ReplyDelete
    Replies
    1. Love and Merry Christmas to you, too, Sandy. I suspect this is what will eventually happen here, too. We won't be able to do fondue with the little ones so may have to go to buffet as well. This is why I want to establish some new traditions that everyone will love enough to want to be a part of. Growing families can be short on time. I'll have a lot with which to compete! ☺︎

      Delete
  3. Cathy, I guess you can say a new tradition has begun at my son's! The Grandkids are 7 and 4 and I am sure it must be magic to them. It was 3 solid days putting it up, many trips to the store to repair lights and wiring. But last night my mom, son and DIL and I sat in the living room until after 11:00 just watching the train go around!!
    My mission is complete! :)
    Chris W

    ReplyDelete
    Replies
    1. It turned out wonderful, Chris. When did your folks make it and how many years did they have it up before it was retired, temporarily? I've done something on a smaller scale but I've added so much furniture to my house over the years I no longer have room for it.

      Delete
  4. We talked about it and we think they started the village in the mid 80's and Dad added to it as the years went on. Only about half of the houses are store bought. The others are all painted by my mom and dad. You used to be able to buy unfinished houses at the craft stores! Dad passed away in 1998 and the village went into storage in 2000. Then it took 3 trips from Texas to Ohio to get it all up there. Finally we think the kids are old enough! The train engine didn't want to work, so we bought a new train!! It was a full 3 days!
    Chris W

    ReplyDelete
    Replies
    1. This will be a treasured family tradition for years to come!

      Delete
  5. Hi Cathy it was so nice to hear about your traditions. We've always hosted Christmas at our home these past forty years. We're still hosting since we are empty nesters too with a small family. Our celebration begins on Christmas eve with church services followed by dinner and opening gifts. The kids and grandchildren spend the night and on Christmas morning we have breakfast, open the stockings followed by Christmas dinner in the afternoon and then a game of monopoly. The house is full and humming for those two days and it's a wonderful time. I hope you and your dear family have a blessed Christmas holiday. Hugs to you, Pat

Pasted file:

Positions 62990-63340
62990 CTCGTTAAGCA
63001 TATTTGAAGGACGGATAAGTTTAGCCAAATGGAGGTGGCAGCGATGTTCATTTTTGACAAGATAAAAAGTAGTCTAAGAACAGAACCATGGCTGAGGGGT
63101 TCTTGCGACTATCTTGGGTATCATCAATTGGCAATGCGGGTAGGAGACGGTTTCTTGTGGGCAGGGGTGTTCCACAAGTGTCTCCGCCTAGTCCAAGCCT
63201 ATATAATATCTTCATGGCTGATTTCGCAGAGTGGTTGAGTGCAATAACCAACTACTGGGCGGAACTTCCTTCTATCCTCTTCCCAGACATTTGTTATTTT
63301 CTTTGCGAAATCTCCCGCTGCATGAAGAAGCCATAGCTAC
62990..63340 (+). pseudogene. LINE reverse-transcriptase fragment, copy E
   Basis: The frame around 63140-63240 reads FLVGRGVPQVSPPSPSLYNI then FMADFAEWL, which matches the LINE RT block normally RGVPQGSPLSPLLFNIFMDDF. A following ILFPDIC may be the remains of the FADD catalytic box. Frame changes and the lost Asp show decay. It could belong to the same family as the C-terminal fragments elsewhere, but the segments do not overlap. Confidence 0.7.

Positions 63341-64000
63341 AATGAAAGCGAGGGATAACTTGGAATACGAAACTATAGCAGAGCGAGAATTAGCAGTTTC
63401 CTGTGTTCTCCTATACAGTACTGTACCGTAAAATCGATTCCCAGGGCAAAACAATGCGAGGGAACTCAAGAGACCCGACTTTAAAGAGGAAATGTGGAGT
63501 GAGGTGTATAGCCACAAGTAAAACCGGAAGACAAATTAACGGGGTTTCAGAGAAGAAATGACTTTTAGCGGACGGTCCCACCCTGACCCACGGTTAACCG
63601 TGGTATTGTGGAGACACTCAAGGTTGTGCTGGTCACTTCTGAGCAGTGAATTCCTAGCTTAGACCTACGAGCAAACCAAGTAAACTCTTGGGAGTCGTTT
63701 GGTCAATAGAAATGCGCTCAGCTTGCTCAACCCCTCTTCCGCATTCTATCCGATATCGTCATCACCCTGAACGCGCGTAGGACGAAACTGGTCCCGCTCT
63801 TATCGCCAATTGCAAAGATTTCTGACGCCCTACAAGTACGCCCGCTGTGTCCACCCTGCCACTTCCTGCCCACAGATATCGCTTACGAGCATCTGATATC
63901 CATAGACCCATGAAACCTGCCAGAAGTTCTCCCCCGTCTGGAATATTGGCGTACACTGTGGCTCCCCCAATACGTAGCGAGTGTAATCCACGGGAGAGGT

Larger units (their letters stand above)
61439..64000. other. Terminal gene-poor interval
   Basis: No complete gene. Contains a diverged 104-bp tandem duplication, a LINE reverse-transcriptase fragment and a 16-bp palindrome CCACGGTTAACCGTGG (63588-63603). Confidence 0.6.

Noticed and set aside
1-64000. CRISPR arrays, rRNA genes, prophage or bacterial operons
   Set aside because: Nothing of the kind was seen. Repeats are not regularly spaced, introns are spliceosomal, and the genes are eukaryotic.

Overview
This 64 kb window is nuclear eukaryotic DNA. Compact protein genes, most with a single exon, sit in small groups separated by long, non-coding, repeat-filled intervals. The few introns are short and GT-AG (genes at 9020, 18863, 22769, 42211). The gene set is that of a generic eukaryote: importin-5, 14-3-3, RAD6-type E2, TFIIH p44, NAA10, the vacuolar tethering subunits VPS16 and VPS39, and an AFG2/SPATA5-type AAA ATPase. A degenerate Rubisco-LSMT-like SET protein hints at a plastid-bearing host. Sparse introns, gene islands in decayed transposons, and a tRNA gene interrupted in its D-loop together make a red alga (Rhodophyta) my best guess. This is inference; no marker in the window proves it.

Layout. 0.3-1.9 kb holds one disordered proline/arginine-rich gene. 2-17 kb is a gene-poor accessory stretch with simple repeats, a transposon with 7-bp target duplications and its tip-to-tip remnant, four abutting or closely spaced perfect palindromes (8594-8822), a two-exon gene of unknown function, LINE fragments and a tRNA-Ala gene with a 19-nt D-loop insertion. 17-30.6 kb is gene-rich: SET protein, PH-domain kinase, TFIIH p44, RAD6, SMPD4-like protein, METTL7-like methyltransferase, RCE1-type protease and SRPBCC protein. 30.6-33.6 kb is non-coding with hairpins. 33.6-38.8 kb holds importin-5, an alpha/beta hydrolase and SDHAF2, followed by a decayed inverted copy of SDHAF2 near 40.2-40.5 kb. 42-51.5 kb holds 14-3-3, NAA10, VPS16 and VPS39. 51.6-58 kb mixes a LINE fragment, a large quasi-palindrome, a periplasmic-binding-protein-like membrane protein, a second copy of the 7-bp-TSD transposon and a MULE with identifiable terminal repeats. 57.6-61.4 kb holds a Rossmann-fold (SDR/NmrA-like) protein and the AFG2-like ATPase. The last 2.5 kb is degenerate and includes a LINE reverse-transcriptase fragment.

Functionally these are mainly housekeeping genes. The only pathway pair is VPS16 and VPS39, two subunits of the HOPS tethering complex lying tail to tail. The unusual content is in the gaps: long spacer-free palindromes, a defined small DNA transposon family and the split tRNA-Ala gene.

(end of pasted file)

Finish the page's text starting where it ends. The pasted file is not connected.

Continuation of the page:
ReplyDelete
    Replies
    1. Pat, this sounds wonderful--to have the grandchildren spend the night and find their stockings waiting for them. Because we had Santa's presents waiting in the morning our kids were always up very early. It's a special time of day anyway, so I have fond memories of excited children (and too many photos of me in my robe, my hair in disarray!)

      Delete
  6. Cathy what a lovely idea to recreate a creche in your woods. We still have the children at home or coming home each Christmas. It will be strange if we didn't see them on Christmas Day! Sarah x

    ReplyDelete
    Replies
    1. I agree, it wouldn't be Christmas unless our children (even grown) are a part of it!

      Delete
  7. Things changed even more for us empty nesters when my mother died. We always kept things going here even if the kids weren't here but she was. Less extended family come now that she is gone and we miss having a house full. But we roll with the changes. Our big Christmas Eve after the Service buffet has now moved to our son's house and his wife's family joins us and that is a nice time. Last year our kids decided they wanted Christmas morning at home and I don't blame them. So we open presents with them at our house before Christmas Eve service. Christmas day is usually on our own now and quiet and it's ok. I like what you said about traditions tie us to the past but shouldn't keep us tied to the past. Flexibility is so important in life.